Oenothera curtiflora

Velvetweed - Oenothera curtiflora
East of Hillsboro
New Mexico, USA

A friend conducted an experiment centered on the effects of winter watering on plant growth in the southwest a few years ago.  He marked out a plot, watered some areas and not others (several units of experiment and control).  After a few weeks - nothing - nada - no difference in the plant growth in the various plots.  Come spring, however, and the plots which had received winter water were covered in plant growth, more and more vigorous - and this (apparently) independent of the amount of rain during the spring.

I mention this because we received a little more than two inches of precipitation this winter at our home in Hillsboro.  It has been a good year for spring wildflowers.

One plant in particular, Small Flowered Gaura, Oenothera curtiflora, has caught my eye.  It is doing very well this spring on the eastern slopes of the Black Range, at around 5,000’ elevation.  I had not noticed the species before, most likely observational oversight (as in a deficient observer).  This year it is hard to miss, however.  These photographs were taken yesterday along NM-152 east of Hillsboro.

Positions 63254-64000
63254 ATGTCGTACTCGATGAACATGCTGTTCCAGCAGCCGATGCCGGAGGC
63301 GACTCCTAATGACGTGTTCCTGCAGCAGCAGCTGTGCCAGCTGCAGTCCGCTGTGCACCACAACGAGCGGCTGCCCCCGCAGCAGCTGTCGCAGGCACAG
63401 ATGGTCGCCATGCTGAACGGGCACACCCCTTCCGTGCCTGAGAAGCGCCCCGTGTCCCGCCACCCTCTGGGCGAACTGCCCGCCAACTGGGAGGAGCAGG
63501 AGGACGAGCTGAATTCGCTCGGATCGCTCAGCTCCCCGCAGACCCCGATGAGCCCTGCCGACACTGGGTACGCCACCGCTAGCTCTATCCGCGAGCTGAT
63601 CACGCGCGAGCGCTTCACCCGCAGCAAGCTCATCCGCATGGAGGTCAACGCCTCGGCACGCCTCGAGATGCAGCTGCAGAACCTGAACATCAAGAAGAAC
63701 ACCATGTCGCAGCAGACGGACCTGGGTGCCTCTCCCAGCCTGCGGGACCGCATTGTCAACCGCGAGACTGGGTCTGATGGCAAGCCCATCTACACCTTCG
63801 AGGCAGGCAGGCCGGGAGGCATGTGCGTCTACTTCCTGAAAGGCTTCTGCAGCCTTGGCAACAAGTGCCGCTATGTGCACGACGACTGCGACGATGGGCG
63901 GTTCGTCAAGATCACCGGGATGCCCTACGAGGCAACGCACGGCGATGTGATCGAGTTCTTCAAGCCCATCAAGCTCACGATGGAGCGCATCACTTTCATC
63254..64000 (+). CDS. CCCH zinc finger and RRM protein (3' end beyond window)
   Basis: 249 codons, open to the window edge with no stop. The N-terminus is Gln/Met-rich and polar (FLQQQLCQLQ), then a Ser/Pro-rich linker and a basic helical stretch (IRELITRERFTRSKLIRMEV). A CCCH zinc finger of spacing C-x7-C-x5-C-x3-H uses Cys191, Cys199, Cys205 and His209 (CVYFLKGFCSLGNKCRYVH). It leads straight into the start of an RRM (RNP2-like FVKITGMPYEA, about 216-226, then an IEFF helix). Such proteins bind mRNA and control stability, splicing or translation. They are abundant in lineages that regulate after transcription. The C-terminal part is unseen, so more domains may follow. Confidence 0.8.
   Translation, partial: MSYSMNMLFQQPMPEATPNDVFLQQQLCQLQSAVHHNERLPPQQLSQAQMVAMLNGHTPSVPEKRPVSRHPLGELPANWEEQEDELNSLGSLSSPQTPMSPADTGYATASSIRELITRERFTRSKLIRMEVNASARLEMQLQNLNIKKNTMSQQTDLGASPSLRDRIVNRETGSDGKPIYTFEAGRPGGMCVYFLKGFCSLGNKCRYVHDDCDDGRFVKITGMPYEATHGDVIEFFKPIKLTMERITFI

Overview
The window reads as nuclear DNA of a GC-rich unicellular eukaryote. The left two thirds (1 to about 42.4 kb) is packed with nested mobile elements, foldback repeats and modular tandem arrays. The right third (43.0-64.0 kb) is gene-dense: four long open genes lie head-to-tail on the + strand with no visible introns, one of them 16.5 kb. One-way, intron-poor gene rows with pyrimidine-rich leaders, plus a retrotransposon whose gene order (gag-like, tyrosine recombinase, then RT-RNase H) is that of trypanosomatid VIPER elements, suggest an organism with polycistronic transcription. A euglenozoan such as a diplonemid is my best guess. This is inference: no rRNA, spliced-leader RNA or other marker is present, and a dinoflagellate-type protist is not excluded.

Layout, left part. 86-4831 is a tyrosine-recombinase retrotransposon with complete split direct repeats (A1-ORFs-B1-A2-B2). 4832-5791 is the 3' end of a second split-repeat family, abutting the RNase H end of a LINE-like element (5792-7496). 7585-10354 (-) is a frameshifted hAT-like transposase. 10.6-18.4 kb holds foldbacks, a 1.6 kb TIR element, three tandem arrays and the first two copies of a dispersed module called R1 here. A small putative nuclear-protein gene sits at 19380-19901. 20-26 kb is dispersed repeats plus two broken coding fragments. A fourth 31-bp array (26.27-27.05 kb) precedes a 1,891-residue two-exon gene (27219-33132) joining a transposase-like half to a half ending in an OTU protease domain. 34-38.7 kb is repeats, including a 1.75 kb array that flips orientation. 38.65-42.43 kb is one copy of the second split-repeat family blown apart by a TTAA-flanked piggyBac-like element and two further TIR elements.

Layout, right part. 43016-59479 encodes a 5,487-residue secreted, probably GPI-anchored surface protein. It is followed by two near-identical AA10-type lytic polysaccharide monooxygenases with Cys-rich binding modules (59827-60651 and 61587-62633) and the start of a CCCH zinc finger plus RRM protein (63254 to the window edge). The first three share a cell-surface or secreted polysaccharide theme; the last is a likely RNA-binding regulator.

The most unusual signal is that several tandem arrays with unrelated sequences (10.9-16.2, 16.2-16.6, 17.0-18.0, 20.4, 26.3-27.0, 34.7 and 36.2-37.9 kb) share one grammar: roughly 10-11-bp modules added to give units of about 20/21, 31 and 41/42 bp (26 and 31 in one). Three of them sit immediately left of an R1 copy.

As can be seen in the BONAP (right), this species is widely distributed within the United States.  The light green color indicates that the species is native to, and not rare within, the county indicated.

Scientific synonyms for this species include Gaura parviflora (varieties typica, parviflora, and lachnocarpa), Gaura australis, and Gaura mollis (James) - the latter being different from the plant species identified by Renner as Oenothera mollis.  Other English Common Names include Velvetweed, Velvety Gaura, Lizard-tail Gaura, and Willow Gaura.

The photograph above shows the growth habit of this species, prior to blooming.  The stem is erect.  As the flower buds begin to develop the plant begins to “nod” and the flower spikes become wispy, waving elegantly in the mildest breeze.



© Robert Barnes 2018